2.    Pizza sauce if you won’t use the Common Harvest red sauce,

3.    Gluten free crust if your diet requires it,

4.    Any other food you would like to accompany your pizza,

5.    Drinks for your group,

6.    Plates and eating utensils for your group, and

7.    Something to sit on if you so desire.

Parking:  You may park in the Standing Cedars Nature Center parking lot across the road from Dan and Margaret’s driveway if there is room.  Otherwise, look for some direction as you arrive or along the road’s edge as there is room.

KINDLY NOTE:  Common Harvest will not be recycling plastic plates or utensils so plan to take any plastics home with you for disposal.  A huge THANK YOU to those who took any plastics home with them in past years– it makes clean up after the Festival so much easier!

ADDED FEATURE AT THIS YEAR’S FALL FESTIVAL

Melanie Heuiser Hill, a long time farm member and drop site coordinator at the St. Louis Park drop site, has her first middle grade children’s novel, Giant Pumpkin Suite, coming out on September 12th. We have invited her to do an Author’s Signing Event. at the Fall Festival. When Melanie first told us she was writing a book and that it had a giant pumpkin in the plot, we were taken in and have been following the development of this story ever since. This is a book about family, friends, and created community—also the hard work of growing things. We’ve been talking with Melanie about these things for years!

Here’s Melanie’s author website for you to peruse. http://www.melanieheuiserhill.com/index.html  

There will be a reading for interested kids and their adults at 3 p.m.and books will be available for purchase at the Fall Festival – cash or check ONLY.

Dan and Margaret

 

 Facts/Uses for Produce

Winter Squash Facts/Uses

1.    Despite their seemed diversity (in appearance) most winter squash are similar in texture and use.  They are orange and have a mild, sweet flavor. 

2.    You can interchange most winter squash in recipes.

3.    Store at room temperature for at least a month.  Store in a dry, cool (50-55°F) for several months.

4.    Winter squash is higher in vitamin A than its summer counter part and a good source of potassium.  It is also high in complex carbohydrates and fiber.

5.    1 pound of trimmed squash equals about 2 cups cooked squash.

6.    Boil or steam 1 1 / 2 inch chunks for 15 – 20 minutes.  Chunks can be steamed either before peeling or after peeling.

7.    Mash steamed chunks, top with butter and serve.

8.    Cook chunks along side roasting meat.

9.    Add small amounts of cooked squash to breads, quick breads, muffins, cookies or pancake batter.  The squash adds color along with moisture and sweetness.

10.  Use in place of pumpkin in a recipe.

11.  Puree the chunks to add to soups or stews.

12.  Bake by slicing in half, scooping out the seeds, placing face down on a cookie sheet with some water and baking at 350°F for 45-75 minutes depending on size.  Squash should be tender by not charred.

13.  Cook and freeze for later use in cooking.

For ease in slicing

1.    Wash whole squash.

2.    Bake at 300°F for about 30 minutes until the hard outer shell is slightly soft.  (Don’t overbake or the squash might explode.)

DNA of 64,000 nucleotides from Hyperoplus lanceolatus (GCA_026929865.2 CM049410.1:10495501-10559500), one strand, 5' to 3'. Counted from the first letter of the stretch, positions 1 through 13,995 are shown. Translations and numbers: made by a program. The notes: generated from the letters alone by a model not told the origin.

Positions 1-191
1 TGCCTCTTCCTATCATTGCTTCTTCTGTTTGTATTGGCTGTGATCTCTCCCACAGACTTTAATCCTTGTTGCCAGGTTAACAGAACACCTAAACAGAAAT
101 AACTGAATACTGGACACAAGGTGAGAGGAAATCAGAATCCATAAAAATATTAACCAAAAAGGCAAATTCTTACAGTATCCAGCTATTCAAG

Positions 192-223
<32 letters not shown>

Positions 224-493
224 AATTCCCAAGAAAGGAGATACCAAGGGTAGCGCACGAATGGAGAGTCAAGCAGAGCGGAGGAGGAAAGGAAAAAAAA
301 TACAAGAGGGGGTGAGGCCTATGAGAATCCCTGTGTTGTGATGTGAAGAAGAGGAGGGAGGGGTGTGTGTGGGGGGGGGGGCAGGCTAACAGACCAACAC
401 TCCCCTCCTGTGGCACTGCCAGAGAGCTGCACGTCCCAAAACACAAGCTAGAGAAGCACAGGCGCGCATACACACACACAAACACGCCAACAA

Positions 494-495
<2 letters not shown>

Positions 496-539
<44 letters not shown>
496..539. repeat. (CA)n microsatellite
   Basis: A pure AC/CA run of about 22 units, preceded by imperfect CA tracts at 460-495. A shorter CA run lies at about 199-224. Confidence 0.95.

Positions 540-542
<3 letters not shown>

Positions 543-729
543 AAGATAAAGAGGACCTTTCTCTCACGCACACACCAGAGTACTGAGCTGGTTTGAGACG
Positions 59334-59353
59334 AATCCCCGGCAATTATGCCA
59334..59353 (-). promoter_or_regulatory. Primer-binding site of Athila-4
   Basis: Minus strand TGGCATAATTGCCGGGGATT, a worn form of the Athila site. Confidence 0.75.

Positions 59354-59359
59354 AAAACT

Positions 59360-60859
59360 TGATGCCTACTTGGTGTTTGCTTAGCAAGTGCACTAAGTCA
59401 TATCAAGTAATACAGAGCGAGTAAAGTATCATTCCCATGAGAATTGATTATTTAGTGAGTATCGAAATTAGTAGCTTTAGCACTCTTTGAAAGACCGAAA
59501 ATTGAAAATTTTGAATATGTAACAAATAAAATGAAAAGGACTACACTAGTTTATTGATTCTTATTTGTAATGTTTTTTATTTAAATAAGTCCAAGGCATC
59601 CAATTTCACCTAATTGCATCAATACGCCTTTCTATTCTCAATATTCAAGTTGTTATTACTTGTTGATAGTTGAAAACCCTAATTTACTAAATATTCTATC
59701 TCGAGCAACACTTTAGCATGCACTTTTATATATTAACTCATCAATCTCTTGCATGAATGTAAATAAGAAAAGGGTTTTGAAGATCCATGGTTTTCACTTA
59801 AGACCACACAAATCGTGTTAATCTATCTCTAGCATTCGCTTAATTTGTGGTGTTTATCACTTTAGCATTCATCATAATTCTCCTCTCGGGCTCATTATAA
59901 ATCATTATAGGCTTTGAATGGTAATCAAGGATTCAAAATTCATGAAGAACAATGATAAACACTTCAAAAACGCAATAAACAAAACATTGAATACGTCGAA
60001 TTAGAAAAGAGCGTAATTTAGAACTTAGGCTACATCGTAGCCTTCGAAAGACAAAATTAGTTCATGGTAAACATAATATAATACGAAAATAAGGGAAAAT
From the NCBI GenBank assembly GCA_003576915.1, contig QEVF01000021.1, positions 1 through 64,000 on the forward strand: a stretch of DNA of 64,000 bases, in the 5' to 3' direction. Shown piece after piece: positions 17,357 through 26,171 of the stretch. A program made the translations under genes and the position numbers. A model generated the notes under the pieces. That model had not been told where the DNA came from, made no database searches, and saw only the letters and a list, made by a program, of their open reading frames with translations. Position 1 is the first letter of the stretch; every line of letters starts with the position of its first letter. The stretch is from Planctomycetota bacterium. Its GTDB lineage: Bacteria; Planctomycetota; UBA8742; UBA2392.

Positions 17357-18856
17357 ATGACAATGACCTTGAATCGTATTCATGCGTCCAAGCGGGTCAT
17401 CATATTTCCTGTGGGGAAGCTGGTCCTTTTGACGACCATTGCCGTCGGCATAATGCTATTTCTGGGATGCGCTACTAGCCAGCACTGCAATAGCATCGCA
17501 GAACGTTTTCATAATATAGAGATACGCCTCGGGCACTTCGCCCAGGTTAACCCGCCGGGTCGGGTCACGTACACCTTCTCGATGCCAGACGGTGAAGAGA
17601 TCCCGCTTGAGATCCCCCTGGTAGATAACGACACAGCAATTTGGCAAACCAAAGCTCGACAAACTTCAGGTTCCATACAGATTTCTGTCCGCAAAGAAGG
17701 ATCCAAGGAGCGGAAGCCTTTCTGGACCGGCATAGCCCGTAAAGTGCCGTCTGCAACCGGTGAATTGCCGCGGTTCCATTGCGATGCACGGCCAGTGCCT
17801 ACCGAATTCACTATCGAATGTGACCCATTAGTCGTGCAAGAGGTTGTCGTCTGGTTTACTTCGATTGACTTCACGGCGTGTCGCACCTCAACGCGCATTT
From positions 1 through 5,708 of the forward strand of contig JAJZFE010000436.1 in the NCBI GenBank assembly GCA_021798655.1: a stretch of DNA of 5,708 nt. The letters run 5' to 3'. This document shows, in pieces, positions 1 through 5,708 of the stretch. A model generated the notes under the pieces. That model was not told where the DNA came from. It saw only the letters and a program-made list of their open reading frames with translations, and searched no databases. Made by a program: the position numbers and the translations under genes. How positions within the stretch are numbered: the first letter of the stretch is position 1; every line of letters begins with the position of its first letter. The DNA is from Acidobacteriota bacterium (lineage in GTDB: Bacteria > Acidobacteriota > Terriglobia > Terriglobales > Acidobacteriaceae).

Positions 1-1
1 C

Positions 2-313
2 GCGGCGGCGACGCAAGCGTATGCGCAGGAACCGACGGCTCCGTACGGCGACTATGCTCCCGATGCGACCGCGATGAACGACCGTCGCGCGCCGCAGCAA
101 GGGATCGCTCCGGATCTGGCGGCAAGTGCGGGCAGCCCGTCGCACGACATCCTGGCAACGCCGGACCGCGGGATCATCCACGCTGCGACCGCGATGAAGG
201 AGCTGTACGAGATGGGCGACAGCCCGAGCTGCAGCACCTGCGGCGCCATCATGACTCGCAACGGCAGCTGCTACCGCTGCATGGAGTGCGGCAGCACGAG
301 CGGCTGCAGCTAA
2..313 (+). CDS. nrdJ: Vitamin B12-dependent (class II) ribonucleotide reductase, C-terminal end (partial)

3.    NOW slice and cook as desired.

Freezing cooked squash

Have an overabundance of squash?  Consider cooking the squash (I like the bake, cut and bake some more method listed in For ease in slicing but use whatever method works best for you).  Then put the cooled, cooked chunks in freezer bags to use in baking or roasting as referenced above later in the winter.

 

This week's recipes

The first recipe this week, Elegant Eggplant Caviar, is a repeat of a recipe sent in by Helen Stefan10 years ago.  See her notes about how she returns to this recipe over and over AND how easy it is to prepare while you’re doing something else.  This is my absolute favorite type of recipe to send – a VERY tried and true idea for box veggies from farm members.

Then, in the spirit of cooking without a recipe AND because the eggplant are flourishing this year, give Grilled Eggplant Burgers a try.  1)  Scrub the eggplant, 2)  Slice it into ~1“ circles, 3) Brush the circles lightly on both sides with olive oil, 4) Sprinkle on seasonings (eggplant is rather bland) – salt, pepper, garlic powder, herbs (parsley, summer savory, oregano are all nice), 5)  Grill on each side 3 – 5 minutes until crispy on the outside, 6)  Put on a bun and garnish with your favorite burger accompaniments.  This preparation is similar to a Portobello mushroom burger.

For the last recipe, a (perhaps) new and different way to use up the bounty of peppers we are blessed with this season, Stir-Fried Rice and Black Quinoa with Cabbage, Red Pepper andGreens from the New York Times cooking archives.  There are a lot of steps to this recipe but don’t be daunted.  I think the dish comes together relatively quickly - just a lot of details from the NYT that really are common sense stir frying techniques.

Last but not least, a reminder that this bounty of peppers can be chopped into whatever size you usually use and tucked into the freezer for quick and easy use this non growing season.

Regards,

Susan